Leading from Behind: Race, Class, and the Promise of Education Reform

Date: 11/01/2011
Time: 3:30pm - 5:00pm
Location: The Puck Building, The Rudin Family Forum for Civic Dialogue, 2nd Fl.
295 Lafayette Street, New York, NY 10012-9604  map

Leading from Behind: Race, Class, and the Promise of Education Reform

Presented by the Women of Color Policy Network.

Nearly a decade after the passage of the No Child Left Behind (NCLB) Act, the federal legislation that promised reform and accountability for the American education system, many urban cities continue to be plagued by failing schools, high dropout rates, and poor performance across the board. The statistics are clear: Over 40 percent of Black and Latino students did not graduate from high school in 2011, and graduation rates in cities with large concentrations of working class and poor residents are substantially lower than other geographic areas by over fifty percent.

The current Administration understands that to be competitive in today’s workforce, our nation must reform a failing system and invest in public education. In May 2011, President Obama announced his intent to replace NCLB in all fifty states by the end of the year with Race to the Top, a competitive grant program incentivizing education innovation and reform. At this turning point in our nation’s approach to education reform, education leaders must come together and identify the specific policies that are needed to narrow the achievement gap that disproportionately leaves low-income students and people of color behind.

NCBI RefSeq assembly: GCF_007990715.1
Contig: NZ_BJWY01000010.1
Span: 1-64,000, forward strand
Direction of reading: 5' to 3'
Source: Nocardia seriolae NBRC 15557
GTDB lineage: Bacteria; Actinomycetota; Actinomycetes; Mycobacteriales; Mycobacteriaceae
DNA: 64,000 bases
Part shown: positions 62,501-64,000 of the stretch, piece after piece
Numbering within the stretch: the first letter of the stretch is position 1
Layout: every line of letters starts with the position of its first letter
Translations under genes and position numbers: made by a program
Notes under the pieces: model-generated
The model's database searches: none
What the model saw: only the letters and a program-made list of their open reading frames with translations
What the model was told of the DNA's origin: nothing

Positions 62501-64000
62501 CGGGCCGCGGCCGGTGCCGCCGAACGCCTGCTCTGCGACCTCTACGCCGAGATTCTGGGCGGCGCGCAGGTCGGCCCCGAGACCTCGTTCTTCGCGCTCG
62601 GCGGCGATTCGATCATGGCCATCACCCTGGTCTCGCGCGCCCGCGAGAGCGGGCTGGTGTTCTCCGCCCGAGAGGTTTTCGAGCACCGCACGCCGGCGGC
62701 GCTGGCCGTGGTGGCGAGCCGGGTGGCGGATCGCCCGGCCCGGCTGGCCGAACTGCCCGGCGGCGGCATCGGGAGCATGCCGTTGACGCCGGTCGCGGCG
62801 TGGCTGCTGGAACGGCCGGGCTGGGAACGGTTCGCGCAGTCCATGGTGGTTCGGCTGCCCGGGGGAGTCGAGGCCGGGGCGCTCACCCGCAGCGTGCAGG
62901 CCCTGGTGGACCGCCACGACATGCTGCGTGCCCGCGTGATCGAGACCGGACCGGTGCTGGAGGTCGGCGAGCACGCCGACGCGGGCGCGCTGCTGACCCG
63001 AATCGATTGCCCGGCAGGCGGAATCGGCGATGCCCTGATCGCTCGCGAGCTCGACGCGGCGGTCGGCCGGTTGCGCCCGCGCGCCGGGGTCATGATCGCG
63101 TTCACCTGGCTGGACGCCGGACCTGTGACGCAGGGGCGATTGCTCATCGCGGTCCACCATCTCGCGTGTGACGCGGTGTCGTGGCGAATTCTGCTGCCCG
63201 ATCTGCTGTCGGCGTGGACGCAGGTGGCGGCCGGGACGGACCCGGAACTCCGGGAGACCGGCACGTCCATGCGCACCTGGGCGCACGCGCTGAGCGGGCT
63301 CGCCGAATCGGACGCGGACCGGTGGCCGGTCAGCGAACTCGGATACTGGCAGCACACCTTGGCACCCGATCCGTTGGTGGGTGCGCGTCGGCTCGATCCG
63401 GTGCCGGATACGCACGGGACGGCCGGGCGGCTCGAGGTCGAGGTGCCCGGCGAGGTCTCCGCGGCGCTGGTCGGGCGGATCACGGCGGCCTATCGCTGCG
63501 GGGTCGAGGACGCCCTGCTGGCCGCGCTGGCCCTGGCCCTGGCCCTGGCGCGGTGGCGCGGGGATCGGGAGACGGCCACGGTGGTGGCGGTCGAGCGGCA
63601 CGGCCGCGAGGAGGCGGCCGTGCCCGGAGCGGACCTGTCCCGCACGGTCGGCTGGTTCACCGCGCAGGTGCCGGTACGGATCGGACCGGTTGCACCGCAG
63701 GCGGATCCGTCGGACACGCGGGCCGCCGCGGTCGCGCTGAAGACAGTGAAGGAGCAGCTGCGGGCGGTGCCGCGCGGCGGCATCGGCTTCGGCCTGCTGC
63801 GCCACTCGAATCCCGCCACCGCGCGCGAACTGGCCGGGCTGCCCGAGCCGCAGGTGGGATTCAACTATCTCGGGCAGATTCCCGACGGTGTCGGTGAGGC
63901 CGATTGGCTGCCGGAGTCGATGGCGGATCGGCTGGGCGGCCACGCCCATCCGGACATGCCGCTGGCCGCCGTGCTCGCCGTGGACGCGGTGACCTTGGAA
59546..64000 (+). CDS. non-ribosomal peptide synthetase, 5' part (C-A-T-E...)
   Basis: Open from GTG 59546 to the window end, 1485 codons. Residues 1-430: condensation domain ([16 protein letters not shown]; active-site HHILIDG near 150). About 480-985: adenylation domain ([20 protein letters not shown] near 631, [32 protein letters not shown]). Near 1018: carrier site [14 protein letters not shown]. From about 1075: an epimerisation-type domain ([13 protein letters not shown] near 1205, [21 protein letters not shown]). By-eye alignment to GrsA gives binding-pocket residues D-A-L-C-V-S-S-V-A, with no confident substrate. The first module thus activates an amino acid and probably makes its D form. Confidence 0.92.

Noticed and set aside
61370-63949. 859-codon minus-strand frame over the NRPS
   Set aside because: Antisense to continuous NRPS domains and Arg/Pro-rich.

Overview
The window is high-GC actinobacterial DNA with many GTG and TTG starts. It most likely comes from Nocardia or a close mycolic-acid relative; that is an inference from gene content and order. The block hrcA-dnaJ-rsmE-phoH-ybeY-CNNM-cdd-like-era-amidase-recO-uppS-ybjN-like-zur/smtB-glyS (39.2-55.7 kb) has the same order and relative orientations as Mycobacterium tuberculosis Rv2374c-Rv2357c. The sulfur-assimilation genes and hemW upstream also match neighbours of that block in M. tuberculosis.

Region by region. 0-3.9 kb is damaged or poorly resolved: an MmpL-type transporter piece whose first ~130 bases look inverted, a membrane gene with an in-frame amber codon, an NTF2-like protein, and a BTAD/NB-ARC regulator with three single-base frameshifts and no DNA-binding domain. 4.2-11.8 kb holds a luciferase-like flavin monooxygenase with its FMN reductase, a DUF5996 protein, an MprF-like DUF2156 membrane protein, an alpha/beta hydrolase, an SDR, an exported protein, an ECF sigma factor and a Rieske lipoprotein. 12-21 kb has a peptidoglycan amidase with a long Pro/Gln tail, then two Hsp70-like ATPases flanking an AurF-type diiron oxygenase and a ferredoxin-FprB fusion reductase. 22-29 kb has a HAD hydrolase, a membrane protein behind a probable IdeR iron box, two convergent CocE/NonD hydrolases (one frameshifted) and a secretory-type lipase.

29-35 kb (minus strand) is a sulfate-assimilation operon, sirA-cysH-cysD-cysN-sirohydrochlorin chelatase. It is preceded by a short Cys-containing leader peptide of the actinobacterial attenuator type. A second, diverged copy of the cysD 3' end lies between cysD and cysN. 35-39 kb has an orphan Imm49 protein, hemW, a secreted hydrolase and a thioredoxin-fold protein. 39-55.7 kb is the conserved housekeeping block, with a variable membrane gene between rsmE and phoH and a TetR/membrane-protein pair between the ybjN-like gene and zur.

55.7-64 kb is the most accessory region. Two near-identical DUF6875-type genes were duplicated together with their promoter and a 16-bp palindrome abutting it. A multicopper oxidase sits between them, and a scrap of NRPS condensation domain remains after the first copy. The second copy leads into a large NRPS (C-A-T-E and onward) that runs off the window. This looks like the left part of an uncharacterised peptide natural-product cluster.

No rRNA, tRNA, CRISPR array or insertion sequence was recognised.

Join education experts from across the nation as they explore what it will really take to reform the public education system in America and prepare students to compete in a global economy. Panelists will propose innovative approaches to education reform given a political environment favoring cuts to public investments, discuss the federal government’s role in ensuring access and quality, and weigh in on what strategies – from charter schools to equitable school financing – hold the most promise for success in a post-NCLB era.

• Zakiyah Ansari, Parent Leader, NYC Coalition for Educational Justice
• Lorretta Johnson, Ed.D, Secretary-Treasurer, American Federation of Teachers, AFL-CIO
• Carlos Perez, President and CEO, New Jersey Charter Schools Association
• Warren Simmons, Ph.D, Executive Director, Annenberg Institute for School Reform

• Edward Fergus, Ph.D, Deputy Director, Metropolitan Center for Urban Education